FHFA releases updated capital rule proposal
The Federal Housing Finance Agency (FHFA) Wednesday re-proposed its rule to set capital requirements for the government-sponsored enterprises (GSEs). The agency indicated it would reissue the proposal last year; NAFCU was generally supportive of the proposal but continues to advocate that certain safeguards are codified by Congress before removing the GSEs from conservatorship.
"As our nation grapples with the economic impact of the coronavirus pandemic, strong capital requirements at the GSEs are as important as ever," said NAFCU Director of Regulatory Affairs Ann Kossachev. "The FHFA’s commitment to building a robust regulatory capital framework for the GSEs is an essential first step before releasing them from conservatorship.
"As housing finance reform efforts continue, we encourage the FHFA to work with Congress to ensure credit unions have guaranteed and equal access to the secondary market and receive fair pricing based upon loan quality, not volume. Additionally, we strongly support credit risk transfers and are evaluating the role of such transactions in our review of this rule. NAFCU will continue to engage on this issue, as the housing finance system is of great importance to our nation’s credit unions and their 120 million members."
NAFCU has led housing finance reform efforts to ensure credit unions' unfettered access to the secondary mortgage market. The association has testified before Congress on the issue, and works closely with FHFA Director Mark Calabria on housing finance-related issues.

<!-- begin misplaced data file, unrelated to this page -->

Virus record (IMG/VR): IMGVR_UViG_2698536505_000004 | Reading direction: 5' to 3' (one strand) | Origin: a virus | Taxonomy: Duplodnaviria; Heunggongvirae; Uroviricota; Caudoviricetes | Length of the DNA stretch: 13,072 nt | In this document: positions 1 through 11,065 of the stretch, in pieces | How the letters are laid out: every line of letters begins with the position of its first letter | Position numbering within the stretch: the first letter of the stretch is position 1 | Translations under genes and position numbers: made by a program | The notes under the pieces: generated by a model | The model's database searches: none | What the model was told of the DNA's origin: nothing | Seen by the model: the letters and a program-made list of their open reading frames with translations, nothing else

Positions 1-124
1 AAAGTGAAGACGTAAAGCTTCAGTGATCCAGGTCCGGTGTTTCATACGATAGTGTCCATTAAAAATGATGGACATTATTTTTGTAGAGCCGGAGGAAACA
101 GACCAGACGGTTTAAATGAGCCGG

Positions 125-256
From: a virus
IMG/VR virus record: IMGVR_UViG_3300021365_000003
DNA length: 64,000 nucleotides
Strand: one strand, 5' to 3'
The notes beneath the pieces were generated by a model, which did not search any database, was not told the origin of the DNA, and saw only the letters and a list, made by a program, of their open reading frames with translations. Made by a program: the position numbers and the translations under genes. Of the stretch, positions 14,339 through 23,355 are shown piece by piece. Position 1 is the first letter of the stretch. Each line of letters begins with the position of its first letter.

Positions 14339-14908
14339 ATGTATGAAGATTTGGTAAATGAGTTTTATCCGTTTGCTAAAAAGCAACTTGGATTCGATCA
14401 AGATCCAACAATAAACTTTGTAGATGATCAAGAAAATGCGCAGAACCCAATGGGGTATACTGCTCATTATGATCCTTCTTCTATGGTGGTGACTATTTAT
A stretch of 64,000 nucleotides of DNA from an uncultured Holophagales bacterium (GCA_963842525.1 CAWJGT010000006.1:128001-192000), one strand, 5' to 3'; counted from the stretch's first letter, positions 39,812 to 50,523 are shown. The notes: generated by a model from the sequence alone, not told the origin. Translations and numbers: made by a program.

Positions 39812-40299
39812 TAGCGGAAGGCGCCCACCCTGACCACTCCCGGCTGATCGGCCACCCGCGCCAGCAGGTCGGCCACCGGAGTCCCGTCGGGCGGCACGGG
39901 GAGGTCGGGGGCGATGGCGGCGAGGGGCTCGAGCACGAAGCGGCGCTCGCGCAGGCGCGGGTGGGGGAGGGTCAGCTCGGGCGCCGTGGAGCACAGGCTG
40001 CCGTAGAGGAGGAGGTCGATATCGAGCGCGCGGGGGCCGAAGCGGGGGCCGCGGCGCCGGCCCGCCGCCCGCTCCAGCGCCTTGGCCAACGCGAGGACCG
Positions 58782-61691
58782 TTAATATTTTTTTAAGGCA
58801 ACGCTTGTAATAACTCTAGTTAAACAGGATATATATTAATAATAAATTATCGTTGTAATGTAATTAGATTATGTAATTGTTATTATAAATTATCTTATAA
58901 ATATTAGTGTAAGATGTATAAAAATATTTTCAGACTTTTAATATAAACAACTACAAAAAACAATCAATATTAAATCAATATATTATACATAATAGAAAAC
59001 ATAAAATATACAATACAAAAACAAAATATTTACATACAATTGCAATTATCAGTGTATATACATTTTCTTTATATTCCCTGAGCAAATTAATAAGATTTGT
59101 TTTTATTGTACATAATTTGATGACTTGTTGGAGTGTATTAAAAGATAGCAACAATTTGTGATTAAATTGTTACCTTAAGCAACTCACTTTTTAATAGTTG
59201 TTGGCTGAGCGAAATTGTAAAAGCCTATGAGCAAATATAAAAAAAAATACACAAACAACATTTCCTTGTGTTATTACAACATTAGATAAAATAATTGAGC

"This national health crisis has affirmed the importance of the Enterprises’ mission to serve the American housing market during good times and bad," said Calabria in the proposal's release. "When credit dries up, low- and moderate-income households are hurt most. We must chart a course for the Enterprises toward a sound capital footing so they can help all Americans in times of stress. More capital means a stronger foundation on which to weather crises. The time to act is now."
While the original proposal remained the "foundation" of the update, the FHFA's enhancements have three primary objectives:
- preserve the mortgage risk-sensitive framework of the 2018 proposal, with simplifications and refinements;
- increase the quantity and quality of the regulatory capital of the GSEs to ensure that, during and after conservatorship, each GSE operates in a safe and sound manner and is positioned to fulfill its statutory mission to provide stability and ongoing assistance to the secondary mortgage market across the economic cycle; and
- address the pro-cyclicality of the risk-based capital requirements of the 2018 proposal, also in furtherance of the safety and soundness of the Enterprises and their countercyclical mission.
Of note, the rule requires the GSEs to maintain the following risk-based capital levels:
- total capital not less than 8 percent of risk-weighted assets, determined as further described in the rule;
- adjusted total capital not less than 8 percent of risk-weighted assets;
- tier 1 capital not less than 6 percent of risk-weighted assets; and
- common equity tier 1 (CET1) capital not less than 4.5 percent of risk-weighted assets.
In addition, the GSEs would be required to satisfy the following leverage ratios:
- core capital not less than 2.5 percent of adjusted total assets; and
- tier 1 capital not less than 2.5 percent of adjusted total assets.
The rule also stipulates that Fannie Mae and Freddie Mac must cumulatively hold over $240 billion in capital, which would reduce their leverage from its current 250-to-1 to 25-to-1. Following the release of housing finance reform plans last year, the FHFA and Treasury Department reached an agreement to allow the GSEs to start rebuilding capital.
The proposal is open for a 60-day comment period; the agency hopes to finalize the rule by the end of the year and prepare to remove the GSEs from conservatorship by 2021 or 2022. NAFCU will continue to review the rule and gather credit unions' feedback to share with the agency.
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